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I was crossing the intersection of Stuart St and Cumberland St. I was on an e-scooter.
The lights changed to allow pedestrians to cross, and I set off, a gentle kick setting me in motion and the lightest stroke of the little lever by the hand grip providing the most wonderful electric boost.
It was then I saw the white people-mover turning right towards me.
In my mind I was an honorary pedestrian.
The driver didn't see it that way.
In his mind, quite clearly, bubbled a mixture of aggression and confusion, a deep-seated fear of the new, a caustic miasma of blind hatred of what he saw as "the other" at any point in his cruel little life, and he hurtled towards me with a look of rage, jamming on his brakes at the last minute to prove a point and send a message.
He didn't think I was a pedestrian.
The e-scooter experience is one that challenges your identity at every step.
First, it challenges one's place in society.
That might, for instance, be a carefully constructed image of oneself as a mature, sober, responsible member of the community, a member wary of unrestrained joy, someone who casts withering looks at the likes of the young who hoot and yell with wanton recklessness to express whatever facile version of joy they happen to be pretending to experience.
But that can change when an e-scooter is located on an app that shows them huddled at every corner on every city street, lining the avenues and alleyways of South Dunedin, clinging to the hills of Mornington or lying lost and lonely in Andersons Bay.
There is one nearby.
A gentle kick sets you in motion, the lightest stroke of the little lever by the hand grip provides the most wonderful electric boost, and in moments you are flying, carving a path deep through the city's cycle lanes, heading north, a battery-fuelled highwayman on speed, a desperado, a punk rock pedestrian with no limits who laughs in the face of perambulation, who calls it old technology.
You could sing if you wanted, sing an opera, even though you don't know any, as you streak through the streets.
You are sober no longer.
What a rush.
But it doesn't take long before more questions arise.
For a start, even at warp speed, you can still see the white painted outlines of bicycles flick beneath your feet as you rocket along the cycle lane, and it doesn't take long before you start wondering if you are in the right place.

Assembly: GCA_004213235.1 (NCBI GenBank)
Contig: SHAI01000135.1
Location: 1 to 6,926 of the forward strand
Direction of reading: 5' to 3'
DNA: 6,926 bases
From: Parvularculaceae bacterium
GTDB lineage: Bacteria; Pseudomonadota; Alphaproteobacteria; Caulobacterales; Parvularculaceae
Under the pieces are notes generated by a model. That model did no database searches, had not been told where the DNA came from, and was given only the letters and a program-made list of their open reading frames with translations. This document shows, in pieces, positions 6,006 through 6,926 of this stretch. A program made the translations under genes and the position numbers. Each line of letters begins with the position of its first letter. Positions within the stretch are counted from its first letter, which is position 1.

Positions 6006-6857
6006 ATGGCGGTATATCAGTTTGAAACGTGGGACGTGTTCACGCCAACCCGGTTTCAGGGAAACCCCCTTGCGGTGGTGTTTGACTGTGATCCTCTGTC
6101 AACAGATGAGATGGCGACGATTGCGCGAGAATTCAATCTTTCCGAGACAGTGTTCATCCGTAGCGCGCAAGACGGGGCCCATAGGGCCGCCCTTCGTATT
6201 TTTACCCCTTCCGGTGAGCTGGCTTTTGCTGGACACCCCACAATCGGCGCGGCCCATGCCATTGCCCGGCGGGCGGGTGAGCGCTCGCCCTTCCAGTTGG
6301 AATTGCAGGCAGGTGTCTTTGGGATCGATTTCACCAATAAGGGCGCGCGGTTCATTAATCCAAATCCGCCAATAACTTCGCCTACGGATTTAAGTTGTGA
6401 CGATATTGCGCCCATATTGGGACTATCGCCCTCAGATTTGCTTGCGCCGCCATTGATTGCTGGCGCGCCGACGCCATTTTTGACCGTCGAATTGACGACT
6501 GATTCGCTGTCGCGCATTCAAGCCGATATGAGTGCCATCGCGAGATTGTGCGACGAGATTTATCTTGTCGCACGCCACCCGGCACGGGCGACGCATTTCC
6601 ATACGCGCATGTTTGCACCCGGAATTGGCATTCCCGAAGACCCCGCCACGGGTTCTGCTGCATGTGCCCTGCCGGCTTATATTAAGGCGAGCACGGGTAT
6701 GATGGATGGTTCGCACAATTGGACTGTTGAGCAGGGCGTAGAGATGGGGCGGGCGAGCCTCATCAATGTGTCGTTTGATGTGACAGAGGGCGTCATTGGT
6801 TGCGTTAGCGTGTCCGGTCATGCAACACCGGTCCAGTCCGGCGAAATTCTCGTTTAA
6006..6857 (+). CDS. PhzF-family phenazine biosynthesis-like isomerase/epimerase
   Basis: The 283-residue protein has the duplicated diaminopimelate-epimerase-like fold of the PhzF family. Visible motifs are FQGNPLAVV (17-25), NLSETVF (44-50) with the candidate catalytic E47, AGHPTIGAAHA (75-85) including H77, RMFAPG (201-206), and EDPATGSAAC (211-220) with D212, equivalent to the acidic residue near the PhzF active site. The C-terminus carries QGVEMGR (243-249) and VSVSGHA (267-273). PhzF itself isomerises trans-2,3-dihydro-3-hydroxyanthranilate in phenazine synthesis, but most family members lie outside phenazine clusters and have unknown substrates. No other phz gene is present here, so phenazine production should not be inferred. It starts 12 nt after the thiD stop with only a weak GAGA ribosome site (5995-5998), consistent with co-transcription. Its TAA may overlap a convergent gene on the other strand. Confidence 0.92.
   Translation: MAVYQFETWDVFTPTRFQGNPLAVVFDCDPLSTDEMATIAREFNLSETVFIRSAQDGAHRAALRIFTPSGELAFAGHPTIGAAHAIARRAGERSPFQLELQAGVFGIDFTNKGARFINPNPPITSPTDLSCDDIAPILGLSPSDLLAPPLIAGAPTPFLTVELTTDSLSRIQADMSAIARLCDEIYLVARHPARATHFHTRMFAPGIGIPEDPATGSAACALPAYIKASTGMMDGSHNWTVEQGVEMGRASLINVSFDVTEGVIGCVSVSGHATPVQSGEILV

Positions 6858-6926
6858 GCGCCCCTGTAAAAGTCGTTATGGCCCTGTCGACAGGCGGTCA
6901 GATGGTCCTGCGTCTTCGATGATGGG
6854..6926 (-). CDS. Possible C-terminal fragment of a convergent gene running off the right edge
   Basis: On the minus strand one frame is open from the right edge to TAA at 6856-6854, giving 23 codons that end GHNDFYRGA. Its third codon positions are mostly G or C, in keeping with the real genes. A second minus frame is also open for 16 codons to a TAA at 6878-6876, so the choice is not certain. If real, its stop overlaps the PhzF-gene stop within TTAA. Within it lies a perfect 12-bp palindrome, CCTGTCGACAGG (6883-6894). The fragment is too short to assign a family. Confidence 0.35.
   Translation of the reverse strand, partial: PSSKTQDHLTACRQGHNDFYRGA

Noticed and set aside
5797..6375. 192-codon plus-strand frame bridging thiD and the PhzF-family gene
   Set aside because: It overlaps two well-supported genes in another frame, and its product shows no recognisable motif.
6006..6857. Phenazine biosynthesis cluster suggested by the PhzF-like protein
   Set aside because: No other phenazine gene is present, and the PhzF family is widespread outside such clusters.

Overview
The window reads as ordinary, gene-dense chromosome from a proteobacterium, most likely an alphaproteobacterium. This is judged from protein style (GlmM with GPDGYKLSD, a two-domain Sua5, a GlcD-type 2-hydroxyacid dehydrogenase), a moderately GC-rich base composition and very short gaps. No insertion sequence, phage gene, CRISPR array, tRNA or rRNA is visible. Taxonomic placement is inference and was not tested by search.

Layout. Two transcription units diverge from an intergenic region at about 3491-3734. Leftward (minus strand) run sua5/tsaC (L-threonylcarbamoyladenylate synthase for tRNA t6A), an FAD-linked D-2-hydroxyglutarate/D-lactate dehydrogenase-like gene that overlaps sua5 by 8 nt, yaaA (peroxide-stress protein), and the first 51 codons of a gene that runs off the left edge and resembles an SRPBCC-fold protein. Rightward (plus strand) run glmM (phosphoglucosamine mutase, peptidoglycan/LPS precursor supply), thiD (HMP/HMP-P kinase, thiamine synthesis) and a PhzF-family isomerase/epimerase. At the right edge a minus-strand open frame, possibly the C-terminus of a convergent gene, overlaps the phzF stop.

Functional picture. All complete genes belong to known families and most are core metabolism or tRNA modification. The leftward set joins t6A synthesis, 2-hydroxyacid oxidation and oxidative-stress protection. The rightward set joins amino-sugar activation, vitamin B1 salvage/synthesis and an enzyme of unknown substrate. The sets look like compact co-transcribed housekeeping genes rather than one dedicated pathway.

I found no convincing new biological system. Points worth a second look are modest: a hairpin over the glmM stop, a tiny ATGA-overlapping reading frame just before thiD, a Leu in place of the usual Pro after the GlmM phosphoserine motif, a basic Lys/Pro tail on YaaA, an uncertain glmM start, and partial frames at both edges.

You catch up with the slower members of the cycling community, they separate from the pack like the weakest gazelle, and you hunt them down and pass them by.
Then you come upon some minor work on the cycle lane and there is a yellow and white barrier blocking your path with a little bicycle icon and an arrow showing where you are meant to go, but does it mean you?
Should you even be on the cycle lane?
You keep up with cars and trucks on the one-way, but you are not one of them either, those lumbering heavy-metal behemoths that clog the city's arteries while you fly along in a virtue of carbon neutral good conscience.
You see the footpath; the footpath where the slow people take cruise ship walks hardly faster than being stopped, where students in small packs weave from side to side, where the very young gambol unpredictably in the sun as skateboarders rumble through them all.
Is that where you should be?
On an e-scooter, on a cycle lane, you inevitably find yourself stopped where the lane merges with the road, behind a car stopped for the lights.
Can you, at this point, abandon the pretence of being, however loosely, a member of the cycling community and accept your place among the cars?
Or - and this would be a big call - should you roll shame- facedly over the gutter on to the footpath, join the peds and use their crossing before sliding back on to the cycle lane and letting rip?
And then, finally, the cycle lane runs out, and you end up on the footpath anyway because the road is too dangerous, but you have to use the road now and then to get around groups of people or to cross from one side to the other, and you realise you're in the midst of a very serious identity crisis, because you really have no place to be, no home where you are welcomed or even properly accepted, and you're neither pedestrian, driver nor cyclist.
But maybe that's the thing.
Out there on the edge you have found the ultimate freedom.
Cyclists probably find you annoying because you use their lanes, car drivers get ratty when they have to slow down for you or let you cross at an intersection because you're not a real pedestrian, and pedestrians don't like you because you're not one of them.
You are all but none of them; you're a rebel and a maverick, you don't need any labels and you wouldn't belong to any group that would have you, such is your fierce independence.
You're you, on two little wheels, flying silently into an untamed future with a clean conscience and a wild sense of adventure.
You're a scooterist.
You're the future.